Another of Potier’s immediate goals is to build the strength of the men’s fragrance business in the U.S. Currently, 55 percent of Dior’s overall U.S. beauty business is done in fragrance — but just 7 percent of that is men’s scents, while the remaining 48 is women’s. “Our men’s fragrance business is very strong abroad — for instance, we’re number one in France with Eau Sauvage — but it has a lot of room to grow in the U.S.,” admitted Potier. Fahrenheit is currently Dior’s men’s bestseller in the U.S., and Potier’s first step in growth is promotional packaging for Fahrenheit, which launched on Valentine’s Day and will be on counter “until it sells out.”
However, Potier is pinning his hopes on a new men’s scent launching in September. While he declined to give specifics, he did mention that “it is not a men’s version of J’adore,” although it is reportedly “very U.S.-friendly.”
“We will launch it globally at the same time, which is the first time we’ve done that in my memory,” he noted.
Color cosmetics comprise the remaining 27 percent of Dior’s U.S. beauty business, and several new products are planned, including a nail color with a brush-on adhesive and powdered color to create a stained-glass effect on the nail. But Miles is especially excited about Duostyl, a collection of lip and eye pencils. “They have a stick color on one end and a liner on the other — they’re totally portable and great for the modern woman,” said Miles. There will be 10 shades for lips and six for eyes, each retailing for $21. They will be on counter in May.
But with all the growth planned, one thing Potier doesn’t plan to do is add U.S. doors. “In fact, we’re getting more selective,” he said. “We started last year with 800 doors, and we closed 50 last year — mostly due to image and profitability issues. Our aim is to be in about 700 to 750 U.S. doors.”
He plans to heighten Dior’s profile with a stepped-up advertising schedule. “As a company, we’ve been a little sleepy in advertising, and we’ve decided to wake up,” he said. “We’ll be making a significant investment in advertising, especially for our men’s brands — it’s the first time we’re really supporting men’s fragrances in a major way. For instance, we’ll be doing more than 20 million scented strips this year for Fahrenheit.” While Potier wouldn’t comment on the advertising budget or sales projections, industry sources estimated that Dior would spend upwards of $15 million in the U.S. this year on advertising — which will reportedly include TV and print initiatives, and that the new product launches, excluding the new men’s scent, would add more than $30 million to the U.S. business this year. The men’s scent could do at least $20 million in its first year, according to sources.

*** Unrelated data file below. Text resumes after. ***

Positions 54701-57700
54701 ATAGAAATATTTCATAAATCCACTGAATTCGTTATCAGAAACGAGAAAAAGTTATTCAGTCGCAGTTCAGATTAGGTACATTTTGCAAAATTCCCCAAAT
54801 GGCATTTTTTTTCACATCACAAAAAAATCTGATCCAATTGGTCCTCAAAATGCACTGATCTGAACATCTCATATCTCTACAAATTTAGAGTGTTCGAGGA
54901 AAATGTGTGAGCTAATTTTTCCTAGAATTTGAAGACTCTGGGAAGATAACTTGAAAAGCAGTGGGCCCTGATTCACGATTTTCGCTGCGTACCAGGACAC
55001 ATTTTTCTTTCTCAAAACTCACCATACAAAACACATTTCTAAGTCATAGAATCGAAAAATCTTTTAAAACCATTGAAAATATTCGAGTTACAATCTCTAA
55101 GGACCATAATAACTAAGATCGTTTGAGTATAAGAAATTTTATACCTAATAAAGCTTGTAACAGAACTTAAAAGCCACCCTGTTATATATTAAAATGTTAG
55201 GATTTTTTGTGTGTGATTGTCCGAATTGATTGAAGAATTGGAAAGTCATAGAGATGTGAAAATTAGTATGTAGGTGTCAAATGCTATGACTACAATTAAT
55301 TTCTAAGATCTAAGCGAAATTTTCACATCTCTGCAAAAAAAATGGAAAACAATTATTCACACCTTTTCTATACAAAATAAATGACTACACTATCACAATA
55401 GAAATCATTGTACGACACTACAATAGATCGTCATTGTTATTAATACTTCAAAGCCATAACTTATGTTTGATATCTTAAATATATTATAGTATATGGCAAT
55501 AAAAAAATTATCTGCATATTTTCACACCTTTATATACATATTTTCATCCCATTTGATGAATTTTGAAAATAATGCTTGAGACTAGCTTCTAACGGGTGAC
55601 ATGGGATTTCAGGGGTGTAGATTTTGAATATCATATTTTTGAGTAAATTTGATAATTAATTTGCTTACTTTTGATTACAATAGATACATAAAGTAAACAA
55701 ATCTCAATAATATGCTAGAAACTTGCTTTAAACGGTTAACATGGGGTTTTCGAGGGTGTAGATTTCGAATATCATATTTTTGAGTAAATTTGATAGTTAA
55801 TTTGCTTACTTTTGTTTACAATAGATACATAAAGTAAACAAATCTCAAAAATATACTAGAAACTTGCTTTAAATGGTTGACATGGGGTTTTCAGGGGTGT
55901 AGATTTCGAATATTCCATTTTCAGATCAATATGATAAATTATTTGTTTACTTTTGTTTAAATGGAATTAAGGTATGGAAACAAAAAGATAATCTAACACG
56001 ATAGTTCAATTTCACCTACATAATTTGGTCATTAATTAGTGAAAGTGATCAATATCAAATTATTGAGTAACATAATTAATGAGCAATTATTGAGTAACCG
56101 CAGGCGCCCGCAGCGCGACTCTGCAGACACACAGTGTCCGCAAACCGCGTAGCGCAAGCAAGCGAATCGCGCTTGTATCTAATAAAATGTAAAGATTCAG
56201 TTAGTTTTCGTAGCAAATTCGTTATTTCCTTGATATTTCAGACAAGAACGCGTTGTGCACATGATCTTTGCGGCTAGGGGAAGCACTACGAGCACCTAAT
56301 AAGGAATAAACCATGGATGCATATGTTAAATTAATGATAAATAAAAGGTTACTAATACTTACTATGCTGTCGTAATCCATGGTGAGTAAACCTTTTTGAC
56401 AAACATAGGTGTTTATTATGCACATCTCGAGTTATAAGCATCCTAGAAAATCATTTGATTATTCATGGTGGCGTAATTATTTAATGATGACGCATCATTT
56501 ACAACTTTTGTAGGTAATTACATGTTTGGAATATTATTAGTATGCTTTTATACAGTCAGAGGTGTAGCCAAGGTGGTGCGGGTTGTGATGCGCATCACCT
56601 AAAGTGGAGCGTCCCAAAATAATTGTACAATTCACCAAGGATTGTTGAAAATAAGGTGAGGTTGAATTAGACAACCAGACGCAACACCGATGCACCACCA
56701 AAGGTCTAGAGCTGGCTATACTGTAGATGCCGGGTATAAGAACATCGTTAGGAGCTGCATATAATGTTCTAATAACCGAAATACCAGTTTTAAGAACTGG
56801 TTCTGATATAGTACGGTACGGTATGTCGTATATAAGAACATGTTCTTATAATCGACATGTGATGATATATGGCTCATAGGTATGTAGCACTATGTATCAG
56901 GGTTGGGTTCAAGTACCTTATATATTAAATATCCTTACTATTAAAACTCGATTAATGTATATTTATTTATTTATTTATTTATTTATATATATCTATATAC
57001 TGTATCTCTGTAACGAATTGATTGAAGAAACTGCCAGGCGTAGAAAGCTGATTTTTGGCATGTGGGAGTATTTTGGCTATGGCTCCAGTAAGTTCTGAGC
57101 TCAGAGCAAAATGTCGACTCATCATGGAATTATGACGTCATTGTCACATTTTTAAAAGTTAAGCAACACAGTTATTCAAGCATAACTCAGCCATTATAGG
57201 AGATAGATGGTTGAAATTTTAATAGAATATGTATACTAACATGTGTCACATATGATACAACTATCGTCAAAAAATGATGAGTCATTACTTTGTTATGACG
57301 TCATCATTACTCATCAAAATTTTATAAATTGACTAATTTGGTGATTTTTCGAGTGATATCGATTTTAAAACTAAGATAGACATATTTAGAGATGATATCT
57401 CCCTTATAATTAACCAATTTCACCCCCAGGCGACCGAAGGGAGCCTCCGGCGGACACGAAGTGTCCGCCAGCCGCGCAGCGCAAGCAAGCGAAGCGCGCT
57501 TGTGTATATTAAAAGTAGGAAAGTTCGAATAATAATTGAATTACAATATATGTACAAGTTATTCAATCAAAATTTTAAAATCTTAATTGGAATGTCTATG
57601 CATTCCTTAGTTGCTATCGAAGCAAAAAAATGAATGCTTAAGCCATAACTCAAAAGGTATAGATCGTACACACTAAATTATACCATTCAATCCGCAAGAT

In addition, Parfums Christian Dior is revising the packing of eight of its fragrances’ bath and body lines to project a more uniform global image, a move it announced in December. Before the redesign, the ancillaries for fragrance like Dolce Vita and Miss Dior did not follow the same pattern and bore no resemblance to each other. Now, each line will have a scented body moisturizer, shower gel and soap. Packaging, which varies according to each brand’s color code, will be introduced in France in April and is set for a global rollout between April and June. It is expected to hit the U.S. in late May, said Miles.
The price points on the ancillaries, however, will take a plunge: due to the uniform stock packaging, price points on the ancillaries will be about 70 percent lower than they are at present, said Miles. “The flacon will now be common to the four brands, which means we can bring the price down due to economies of scale,” Miles said. “We also are planning for a 150 percent increase in volume due to the lower prices, which U.S. business is definitely headed in the right direction.
“We’ve just embarked on a major focus on the Dior business with Bernard,” said Saks’s Walters. “It’s a fabulous business that’s done well for us, and it also has tremendous potential — particularly in treatment and color — going forward.”
One Saks initiative includes examining the synergies between the Dior apparel and beauty businesses. “We’re partnering to capture the powerful momentum that’s happening in the couture business,” Walters said. Others include artistry, in-store events and more exclusive product launches. In fact, Saks — which launched the blockbuster J’adore exclusively in the U.S. last year — has a U.S. exclusive on Dior’s Lily scent beginning in April. “We’re very interested in Dior’s classic boutique fragrances, like Lily,” she said. “And J’adore has been fabulous for us.”
Walters is perhaps most bullish on Prestige, a Dior skin care line that she recently put on counter. “It’s a fantastic luxury treatment line that gets them into a category that is very important to the Saks customer,” she said.
“J’adore was a very nice success for this past year — it’s been trending in the top five,” said Kelly Bown, divisional merchandise manager for fragrances at Macy’s West. “And I think that Dior has done a nice job this season in promotion to make sure we anniversary the success, which is exciting. It’s a nice, classic scent and we think it’s going to do well. Overall, our business in Dior has been trending very nicely.”
“Macy’s East has seen a real turnaround in the Dior Beaute business,” said Gail Gordon, vice president of cosmetics for Macy’s East. “We are very pleased with the new marketing direction and our partnership with the team at Dior. Also, we believe that they have some revolutionary news with their treatment sector — in particular, we are most excited to exploit the new NoAge treatment item.”